I learned to drive in a 1971 4-Dr Mercury Monterey. It was a few inches shorter as it did not have the corner wings of the Continental. The color was medium blue same as one of the pictures. At the time, gas increased to the then-painful rate of $1.49. Filling the tank cost the ungodly amount of $32.00. I towed a 12 ft Jartran trailer (anyone remember the brand?) from Lousy-anna to West Texas. The 2 bbl 400 was smooth and I sailed through Houston at about 80 MPH towing. Interesting it died while in West Texas and the culprit was an e-clip about the size of Roosevelt’s head on a dime within the distributor cap. 5 cents at the local NAPA and all was well. That and an exhaust that rusted on the top of the pipe, sending hot exhaust to melt the right rear tail light was almost the ONLY thing that malfunctioned that summer. My Step-Dad took the car and I was left with no wheels for the rest of that year (1982).

    • 0 avatar

      I remember Jartran, and the funny thing is that I just a couple of weeks ago I was thinking about them as I saw what had been a Jartran trailer. When they went out of business they apparently offered the equipment to their independent outlets because the one in the town I lived in at the time bought or kept theirs. Then he went and removed the ar, so it said J tran, otherwise the rest of the graphics were left intact.

  • avatar

    I realized that I’d never posted the big green Lincoln on Cars In Depth, so I decided to do a Summer of Lincoln Love Weekend, starting off with the big green rolling sofa.

  • avatar

    I have never understood why people consider this type of float-barge ride “smooth”. It’s not smooth, it is nausea-inducing. It might be “smooth” on a perfectly flat road, but as soon as you induce actual bumps and heaves your stomach will be heaving right along in time. A Mercedes or Jaguar rides smoothly, and can actually deal with bumps and heaves and, uh, corners.

  • avatar

    Very enjoyable. Thanks for the article and the pics.

    One thing – when you rap your knuckles on a 60s era Lincoln fender the sound you hear is a dull thud like the door to a vault. It’s all very impressive.

  • avatar

    Astonishing cars. It amazes me that Lincoln is so lost in the wilderness these days. Bring back the Town Car on the Panther chassis. Hell stick an Ecoboost in it and a six speed and call it a day. It would sell like hotcakes and wouldn’t cost hardly a thing in engineering dollars.

  • avatar
    Dr. Kenneth Noisewater

    Get rid of the damn stupid TLA names and baleen grilles, for starters.

    I’d like to see at least _one_ luxury US brand decide to go for the highest bleeding-edge engineering and tech (perhaps serial hybrid with microturbine or ecomotor, Town Car sized sedan in ~3000 lbs), though Lincoln probably wouldn’t be it, unless their blue-hair contingent has already been frightened off or died..

    • 0 avatar

      I hated the baleen grill at first, but it’s actually grown on me now and I really like it. I think it’s quite distinctive and a very good look once you get used to it.

  • avatar

    My God I love those Lincolns. I never tire of looking at them. I would love to see Lincoln return to these roots, as Chrysler did with the 300 and the Chargers/Challenger. These are American cars.

    I second the notion of taking the Panther platform and dropping in an Ecoboost with a 6spd auto. It seems so simple. And I would bet they’d sell more than they do with the current Taurus and Lincoln MK MX Mwhatevers.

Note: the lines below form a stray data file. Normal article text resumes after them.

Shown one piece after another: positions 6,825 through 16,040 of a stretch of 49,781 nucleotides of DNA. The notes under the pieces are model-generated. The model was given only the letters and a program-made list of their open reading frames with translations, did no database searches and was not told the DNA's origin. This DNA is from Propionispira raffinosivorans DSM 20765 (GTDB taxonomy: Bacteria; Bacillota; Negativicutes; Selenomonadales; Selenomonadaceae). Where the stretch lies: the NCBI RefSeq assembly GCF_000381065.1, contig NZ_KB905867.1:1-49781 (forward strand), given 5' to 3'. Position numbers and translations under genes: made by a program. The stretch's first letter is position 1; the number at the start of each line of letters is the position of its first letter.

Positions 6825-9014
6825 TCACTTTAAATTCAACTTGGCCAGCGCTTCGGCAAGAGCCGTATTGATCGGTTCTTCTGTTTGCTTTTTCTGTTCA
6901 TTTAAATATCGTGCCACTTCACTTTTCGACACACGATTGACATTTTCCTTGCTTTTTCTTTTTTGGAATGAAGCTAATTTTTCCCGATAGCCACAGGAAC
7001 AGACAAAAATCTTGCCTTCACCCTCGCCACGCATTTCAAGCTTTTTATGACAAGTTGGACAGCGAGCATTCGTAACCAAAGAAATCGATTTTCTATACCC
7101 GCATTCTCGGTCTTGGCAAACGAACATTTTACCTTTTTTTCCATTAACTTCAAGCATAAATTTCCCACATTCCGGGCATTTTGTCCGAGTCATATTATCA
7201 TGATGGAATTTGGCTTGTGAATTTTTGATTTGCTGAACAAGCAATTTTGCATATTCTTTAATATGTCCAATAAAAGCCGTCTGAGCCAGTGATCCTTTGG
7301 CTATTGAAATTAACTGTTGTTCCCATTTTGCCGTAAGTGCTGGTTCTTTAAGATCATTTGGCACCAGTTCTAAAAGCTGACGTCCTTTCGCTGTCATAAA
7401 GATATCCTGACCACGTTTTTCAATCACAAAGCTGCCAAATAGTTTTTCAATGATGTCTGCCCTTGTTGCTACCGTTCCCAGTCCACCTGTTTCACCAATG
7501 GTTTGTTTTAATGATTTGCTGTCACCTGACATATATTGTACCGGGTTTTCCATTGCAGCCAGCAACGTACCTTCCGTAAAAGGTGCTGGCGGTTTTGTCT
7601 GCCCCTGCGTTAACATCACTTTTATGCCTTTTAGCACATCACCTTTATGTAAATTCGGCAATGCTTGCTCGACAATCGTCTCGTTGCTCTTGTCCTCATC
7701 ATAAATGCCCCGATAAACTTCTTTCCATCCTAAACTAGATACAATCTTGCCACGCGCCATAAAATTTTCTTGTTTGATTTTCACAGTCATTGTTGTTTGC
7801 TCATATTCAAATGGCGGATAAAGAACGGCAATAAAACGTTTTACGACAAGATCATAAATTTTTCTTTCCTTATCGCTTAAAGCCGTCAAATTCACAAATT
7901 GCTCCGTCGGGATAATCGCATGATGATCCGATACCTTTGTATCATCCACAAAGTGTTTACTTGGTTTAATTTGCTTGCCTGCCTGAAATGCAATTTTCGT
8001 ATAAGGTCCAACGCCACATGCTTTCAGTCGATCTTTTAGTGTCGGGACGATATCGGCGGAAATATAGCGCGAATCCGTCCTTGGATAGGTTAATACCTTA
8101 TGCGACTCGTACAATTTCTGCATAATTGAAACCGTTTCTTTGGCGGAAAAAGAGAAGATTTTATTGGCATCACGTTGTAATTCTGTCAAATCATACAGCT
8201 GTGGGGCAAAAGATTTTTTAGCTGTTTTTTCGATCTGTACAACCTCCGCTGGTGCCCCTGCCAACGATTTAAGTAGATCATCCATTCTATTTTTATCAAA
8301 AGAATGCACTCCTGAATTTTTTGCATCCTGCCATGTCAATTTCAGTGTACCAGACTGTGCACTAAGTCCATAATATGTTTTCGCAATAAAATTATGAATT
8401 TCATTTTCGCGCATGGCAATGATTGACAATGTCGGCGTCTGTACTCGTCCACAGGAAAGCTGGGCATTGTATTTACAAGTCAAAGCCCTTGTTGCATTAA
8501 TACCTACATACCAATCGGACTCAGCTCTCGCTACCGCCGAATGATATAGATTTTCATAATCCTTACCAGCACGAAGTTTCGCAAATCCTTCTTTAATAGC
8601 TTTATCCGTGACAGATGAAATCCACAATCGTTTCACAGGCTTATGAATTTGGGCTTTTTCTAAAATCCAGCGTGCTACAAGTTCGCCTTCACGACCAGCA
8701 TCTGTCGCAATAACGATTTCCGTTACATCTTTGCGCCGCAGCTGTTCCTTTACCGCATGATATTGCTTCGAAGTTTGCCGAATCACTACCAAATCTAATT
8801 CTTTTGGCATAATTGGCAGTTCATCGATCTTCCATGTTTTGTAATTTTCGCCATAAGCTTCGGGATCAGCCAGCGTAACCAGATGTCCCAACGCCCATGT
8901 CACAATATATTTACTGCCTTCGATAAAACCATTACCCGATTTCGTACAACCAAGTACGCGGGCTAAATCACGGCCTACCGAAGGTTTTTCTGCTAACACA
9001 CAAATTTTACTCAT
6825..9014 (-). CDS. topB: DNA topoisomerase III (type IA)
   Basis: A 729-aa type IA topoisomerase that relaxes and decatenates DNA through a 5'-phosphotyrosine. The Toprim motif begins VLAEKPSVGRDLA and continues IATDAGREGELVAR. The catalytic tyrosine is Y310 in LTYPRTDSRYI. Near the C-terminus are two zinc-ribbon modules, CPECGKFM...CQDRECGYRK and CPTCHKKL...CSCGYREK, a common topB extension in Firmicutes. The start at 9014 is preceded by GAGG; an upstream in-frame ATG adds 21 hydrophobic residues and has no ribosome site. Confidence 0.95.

• avatar

    Actually, I think the 1961-1963 Lincolns were the first downsized cars at 205 inches overall length – compare that to the 229-inch 1958 model. My 1962 convertible had all the styling, panache, and performance that a luxury car needed. The close-coupled design was primarily noticeable to rear-seat passengers, who no longer had the two feet of floor space between the seats that the 1958-1960 cars did.

  • avatar

    Thank you for the fine essay about some of my favorite cars. Would that Lincoln could come back!

  • avatar

    Wonderful article – thanks a ton.

    I guess this was what was needed to haul William Conrad’s bulk and early mobile around…

    Cadillac & Lincoln have developed much but lost something along the way.

  • avatar
    Kevin Kluttz

    I believe that was the Mercury Grand Marquis in which the diamond was cleaved (cleaven?).

    I’m in agreement with the ride quality being nausea-inducing. To me, a smoothe ride is a car which follows the road and has no drama over heaves (e.g. my trusty Civic).

  • avatar

    You may be right. I tried finding a video of the original ad but couldn’t locate one. My dad had ’74 Grand Marquis and it was all but a Lincoln. I remember when he bought his first set of radial Michelins for it. I had borrowed his car (I was already in college by then) and came back and told him “those Michelins really stick, I couldn’t break the rear end lose”. Oddly, he wasn’t as pleased with the news as I was.

Read all comments

Recent Comments

  • spookiness: C4C was 13 years ago.
  • namesakeone: My guess is that this car was not a Cash for Clunkers victim; that was ten years ago (as hard as that is...
  • Jeff S: So are you saying your opinion is fact?
  • Land Ark: I doubt any non-special Clunkers are left in the junkyard ecosystem. More than likely the oil cap gets...
  • Jeff S: People choose to buy Apple products no one is forcing them to. Preference is a choice.

New Car Research

Get a Free Dealer Quote

Who We Are

  • Adam Tonge
  • Bozi Tatarevic
  • Corey Lewis
  • Jo Borras
  • Mark Baruth
  • Ronnie Schreiber